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Army Unit Helps Bagram Make History

By Sgt. Johnny A. Thompson, USA
Special to American Forces Press Service

BAGRAM, Afghanistan, Oct. 21, 2003 – Poet and philosopher George Santayana said, "Those who do not remember the past are doomed to repeat it." For Army units here, a repeat performance of past Army calamities is unlikely because of the 130th Military History Detachment's work.

The 130th, a three-man National Guard unit out of North Carolina, is the Army's conduit to understanding the welfare of soldiers in Afghanistan.

"Our mission is to collect historical information and material on Army units," said Maj. Ronnie Baugh, the unit's commander. "We are responsible for recording the roles and missions of the units in Afghanistan for the Army to understand how it's using its resources and how those resources are performing."

The 130th is one of 26 active, Reserve and National Guard Army components that gather information about units to be used for historical purposes.

In performing its mission, the 130th collects artifacts, documents and interviews from soldiers to compile files on units that ultimately will find their way onto the pages of Army history.

"The information that we collect is given to the Center for Military History, the Center for Army Lessons Learned and Army museums. From (our information) they convert materials into historical items," said Baugh. "We collect American troops' weapons, uniforms, equipment, maps, map overlays, fragmentary orders from operations and anything else that tells the story of units' missions."

Baugh noted his team helps units to increase their history at the local level by aiding them in keeping items they gain on missions.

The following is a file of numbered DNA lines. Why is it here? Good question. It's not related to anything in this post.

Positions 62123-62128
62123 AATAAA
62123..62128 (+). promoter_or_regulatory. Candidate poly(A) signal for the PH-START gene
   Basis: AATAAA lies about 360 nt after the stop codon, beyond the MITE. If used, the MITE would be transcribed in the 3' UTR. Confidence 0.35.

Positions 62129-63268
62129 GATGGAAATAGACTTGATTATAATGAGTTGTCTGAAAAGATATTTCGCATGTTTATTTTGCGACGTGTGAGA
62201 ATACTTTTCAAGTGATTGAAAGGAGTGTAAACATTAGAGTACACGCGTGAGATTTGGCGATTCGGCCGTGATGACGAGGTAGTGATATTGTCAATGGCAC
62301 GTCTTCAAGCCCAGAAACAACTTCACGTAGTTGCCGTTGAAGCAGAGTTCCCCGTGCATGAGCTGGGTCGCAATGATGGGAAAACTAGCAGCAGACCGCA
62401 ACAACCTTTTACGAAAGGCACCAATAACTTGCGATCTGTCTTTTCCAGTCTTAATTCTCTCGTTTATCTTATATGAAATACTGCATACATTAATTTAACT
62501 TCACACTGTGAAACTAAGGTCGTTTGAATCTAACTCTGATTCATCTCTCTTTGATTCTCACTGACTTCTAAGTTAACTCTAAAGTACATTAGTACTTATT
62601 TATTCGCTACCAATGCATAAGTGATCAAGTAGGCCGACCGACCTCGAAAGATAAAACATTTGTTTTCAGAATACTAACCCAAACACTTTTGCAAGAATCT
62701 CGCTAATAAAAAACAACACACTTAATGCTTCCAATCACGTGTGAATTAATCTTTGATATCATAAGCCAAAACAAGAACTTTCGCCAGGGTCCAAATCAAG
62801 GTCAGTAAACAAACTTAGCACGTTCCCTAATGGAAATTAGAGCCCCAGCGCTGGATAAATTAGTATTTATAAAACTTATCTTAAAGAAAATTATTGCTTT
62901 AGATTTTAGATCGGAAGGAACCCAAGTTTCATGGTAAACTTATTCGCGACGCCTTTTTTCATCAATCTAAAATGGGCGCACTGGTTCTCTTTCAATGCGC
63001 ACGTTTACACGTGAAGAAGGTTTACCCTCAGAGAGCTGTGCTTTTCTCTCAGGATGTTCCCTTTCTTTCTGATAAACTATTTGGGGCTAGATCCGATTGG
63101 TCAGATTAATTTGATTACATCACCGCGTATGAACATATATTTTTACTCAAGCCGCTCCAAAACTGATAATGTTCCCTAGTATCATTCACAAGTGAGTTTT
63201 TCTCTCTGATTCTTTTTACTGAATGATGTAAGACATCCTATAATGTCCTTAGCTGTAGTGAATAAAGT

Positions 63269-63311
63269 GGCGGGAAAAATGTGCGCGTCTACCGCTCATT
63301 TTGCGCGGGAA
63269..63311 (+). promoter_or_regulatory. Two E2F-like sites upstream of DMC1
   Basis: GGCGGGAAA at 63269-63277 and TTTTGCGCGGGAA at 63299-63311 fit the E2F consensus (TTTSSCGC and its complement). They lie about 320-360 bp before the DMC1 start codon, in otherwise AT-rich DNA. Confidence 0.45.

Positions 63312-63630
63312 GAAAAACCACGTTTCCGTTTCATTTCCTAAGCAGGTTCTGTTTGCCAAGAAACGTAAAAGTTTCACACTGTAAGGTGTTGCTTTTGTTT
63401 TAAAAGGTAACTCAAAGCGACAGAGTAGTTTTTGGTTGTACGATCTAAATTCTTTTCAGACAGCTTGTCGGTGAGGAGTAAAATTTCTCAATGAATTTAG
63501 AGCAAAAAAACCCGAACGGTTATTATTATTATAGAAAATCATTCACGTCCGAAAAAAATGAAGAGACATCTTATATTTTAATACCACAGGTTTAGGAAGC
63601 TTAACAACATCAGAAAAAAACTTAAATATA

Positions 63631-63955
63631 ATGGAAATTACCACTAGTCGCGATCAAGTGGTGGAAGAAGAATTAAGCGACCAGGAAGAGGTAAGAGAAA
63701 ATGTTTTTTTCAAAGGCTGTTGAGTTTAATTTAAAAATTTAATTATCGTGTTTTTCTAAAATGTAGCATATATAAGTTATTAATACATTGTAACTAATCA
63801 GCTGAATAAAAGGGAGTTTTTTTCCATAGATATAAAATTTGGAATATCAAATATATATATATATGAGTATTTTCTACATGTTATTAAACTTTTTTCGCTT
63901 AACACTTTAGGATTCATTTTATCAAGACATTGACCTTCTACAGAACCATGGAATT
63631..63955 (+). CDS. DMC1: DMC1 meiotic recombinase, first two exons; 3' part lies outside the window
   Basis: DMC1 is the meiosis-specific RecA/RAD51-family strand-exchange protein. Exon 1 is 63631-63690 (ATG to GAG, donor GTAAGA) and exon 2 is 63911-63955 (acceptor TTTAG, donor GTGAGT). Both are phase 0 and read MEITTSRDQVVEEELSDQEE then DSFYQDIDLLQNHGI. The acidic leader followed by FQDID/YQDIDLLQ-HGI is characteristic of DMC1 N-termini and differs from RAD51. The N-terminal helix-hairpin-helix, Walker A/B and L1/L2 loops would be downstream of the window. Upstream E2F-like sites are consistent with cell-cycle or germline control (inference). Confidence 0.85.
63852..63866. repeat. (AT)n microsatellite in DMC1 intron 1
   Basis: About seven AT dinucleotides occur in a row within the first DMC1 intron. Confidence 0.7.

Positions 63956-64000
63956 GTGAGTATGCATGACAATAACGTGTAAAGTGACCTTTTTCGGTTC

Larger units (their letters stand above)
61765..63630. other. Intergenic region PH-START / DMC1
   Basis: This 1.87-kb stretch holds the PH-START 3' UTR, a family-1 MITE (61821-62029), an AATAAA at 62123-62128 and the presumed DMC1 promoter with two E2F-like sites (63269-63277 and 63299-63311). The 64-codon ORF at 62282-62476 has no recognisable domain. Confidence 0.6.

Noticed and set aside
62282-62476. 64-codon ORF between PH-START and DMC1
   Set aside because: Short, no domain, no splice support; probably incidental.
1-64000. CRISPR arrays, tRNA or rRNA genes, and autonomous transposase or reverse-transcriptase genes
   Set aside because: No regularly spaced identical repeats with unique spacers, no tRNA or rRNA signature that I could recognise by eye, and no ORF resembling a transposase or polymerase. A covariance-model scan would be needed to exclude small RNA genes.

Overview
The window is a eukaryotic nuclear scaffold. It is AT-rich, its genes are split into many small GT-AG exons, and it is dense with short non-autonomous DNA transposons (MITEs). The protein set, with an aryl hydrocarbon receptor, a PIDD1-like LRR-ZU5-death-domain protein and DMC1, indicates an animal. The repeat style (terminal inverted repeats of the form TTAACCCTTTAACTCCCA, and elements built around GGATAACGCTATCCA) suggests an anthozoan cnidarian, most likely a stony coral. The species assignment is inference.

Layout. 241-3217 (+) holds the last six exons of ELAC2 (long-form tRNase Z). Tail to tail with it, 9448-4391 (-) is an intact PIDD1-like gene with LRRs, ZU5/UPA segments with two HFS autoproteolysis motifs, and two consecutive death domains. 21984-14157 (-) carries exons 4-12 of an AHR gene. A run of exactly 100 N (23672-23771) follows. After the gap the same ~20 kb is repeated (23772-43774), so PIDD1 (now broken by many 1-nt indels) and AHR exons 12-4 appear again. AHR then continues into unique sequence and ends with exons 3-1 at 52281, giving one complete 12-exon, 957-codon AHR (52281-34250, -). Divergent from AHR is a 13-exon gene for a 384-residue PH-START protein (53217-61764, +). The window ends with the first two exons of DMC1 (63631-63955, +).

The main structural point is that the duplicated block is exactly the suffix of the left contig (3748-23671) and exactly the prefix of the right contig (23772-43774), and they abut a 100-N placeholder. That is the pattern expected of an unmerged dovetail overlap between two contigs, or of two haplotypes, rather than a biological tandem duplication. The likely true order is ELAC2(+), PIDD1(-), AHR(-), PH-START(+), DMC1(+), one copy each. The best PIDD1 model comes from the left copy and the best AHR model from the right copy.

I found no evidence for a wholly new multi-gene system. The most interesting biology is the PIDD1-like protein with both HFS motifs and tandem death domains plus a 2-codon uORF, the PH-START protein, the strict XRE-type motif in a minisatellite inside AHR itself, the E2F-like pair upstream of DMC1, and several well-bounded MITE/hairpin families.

"For (a) battalion-level unit and higher, we help with the process of retaining one piece of artifact they seized from a mission for their own unit history."

Besides being used to "capture the moment" for the Army, material collected also aids in creating and amending Army doctrine.

"Our mission is to create a database for the Army's history, but the information units give us also helps the Army understand what is working and what is not working for the soldiers," said Sgt. 1st Class Dwight Green, noncommissioned officer in charge of the 130th.

Using laptop computers, digital cameras, voice recording equipment and transcription equipment, the 130th engages units to get a thorough understanding of their goals and accomplishments.

"We are focusing on the nation-building stage of Afghanistan," said Baugh. "We are recording information to tell the story of (the) reconstruction period of Afghanistan. That's our main concern."

The 130th also interacts with the Air Force and Marines to gain information, said Baugh. And because Bagram is a coalition base, his unit plans on working with the coalition countries to include their roles.

The unit is scheduled to visit the Kabul Military Training Center and document the structure and training of the Afghan National Army.

"The history unit of the Army has been established since World War I, but not until Desert Storm has there been a big push to capture the Army's history and its story (from within the organization)," said Baugh. "Since that time, (the Army) has been committed to capturing its history." Green noted that history detachments also are serving in Iraq and Bosnia.

The 18th century French military officer, novelist and poet Alfred de Vigny said, "History is a novel for which the people is the author." If his theory holds true, the 130th MHD is the journal in which soldiers in Afghanistan write their novel.

"Our information is tapped into the soldier," said Green. "Their information is what creates doctrine, creates changes in the Army, but most importantly, what creates the Army history."

(Sgt. Johnny A. Thompson is assigned to the 4th Public Affairs Detachment.)

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